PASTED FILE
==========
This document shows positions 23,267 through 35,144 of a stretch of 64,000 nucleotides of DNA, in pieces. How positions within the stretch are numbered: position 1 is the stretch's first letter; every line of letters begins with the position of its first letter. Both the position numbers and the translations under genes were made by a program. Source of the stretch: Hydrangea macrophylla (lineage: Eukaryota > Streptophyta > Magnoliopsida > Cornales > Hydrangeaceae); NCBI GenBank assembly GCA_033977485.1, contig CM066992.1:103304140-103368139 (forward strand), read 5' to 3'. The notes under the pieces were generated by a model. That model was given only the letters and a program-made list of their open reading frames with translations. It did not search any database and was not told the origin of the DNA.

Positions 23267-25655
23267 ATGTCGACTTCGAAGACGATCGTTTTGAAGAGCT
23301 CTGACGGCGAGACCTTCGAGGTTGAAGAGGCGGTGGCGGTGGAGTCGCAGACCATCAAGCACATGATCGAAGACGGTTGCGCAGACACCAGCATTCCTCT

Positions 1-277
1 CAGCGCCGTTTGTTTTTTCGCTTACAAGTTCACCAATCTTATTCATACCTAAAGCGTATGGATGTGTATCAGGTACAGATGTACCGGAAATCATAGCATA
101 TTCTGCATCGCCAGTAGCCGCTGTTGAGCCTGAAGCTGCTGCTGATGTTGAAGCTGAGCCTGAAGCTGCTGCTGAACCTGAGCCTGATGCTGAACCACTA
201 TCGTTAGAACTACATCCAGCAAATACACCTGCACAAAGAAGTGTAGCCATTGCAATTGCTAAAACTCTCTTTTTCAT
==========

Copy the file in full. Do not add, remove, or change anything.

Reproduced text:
This document shows positions 23,267 through 35,144 of a stretch of 64,000 nucleotides of DNA, in pieces. How positions within the stretch are numbered: position 1 is the stretch's first letter; every line of letters begins with the position of its first letter. Both the position numbers and the translations under genes were made by a program. Source of the stretch: Hydrangea macrophylla (lineage: Eukaryota > Streptophyta > Magnoliopsida > Cornales > Hydrangeaceae); NCBI GenBank assembly GCA_033977485.1, contig CM066992.1:103304140-103368139 (forward strand), read 5' to 3'. The notes under the pieces were generated by a model. That model was given only the letters and a program-made list of their open reading frames with translations. It did not search any database and was not told the origin of the DNA.

Positions 23267-25655
23267 ATGTCGACTTCGAAGACGATCGTTTTGAAGAGCT
23301 CTGACGGCGAGACCTTCGAGGTTGAAGAGGCGGTGGCGGTGGAGTCGCAGACCATCAAGCACATGATCGAAGACGGTTGCGCAGACACCAGCATTCCTCT

Positions 1-277
1 CAGCGCCGTTTGTTTTTTCGCTTACAAGTTCACCAATCTTATTCATACCTAAAGCGTATGGATGTGTATCAGGTACAGATGTACCGGAAATCATAGCATA
101 TTCTGCATCGCCAGTAGCCGCTGTTGAGCCTGAAGCTGCTGCTGATGTTGAAGCTGAGCCTGAAGCTGCTGCTGAACCTGAGCCTGATGCTGAACCACTA
201 TCGTTAGAACTACATCCAGCAAATACACCTGCACAAAGAAGTGTAGCCATTGCAATTGCTAAAACTCTCTTTTTCAT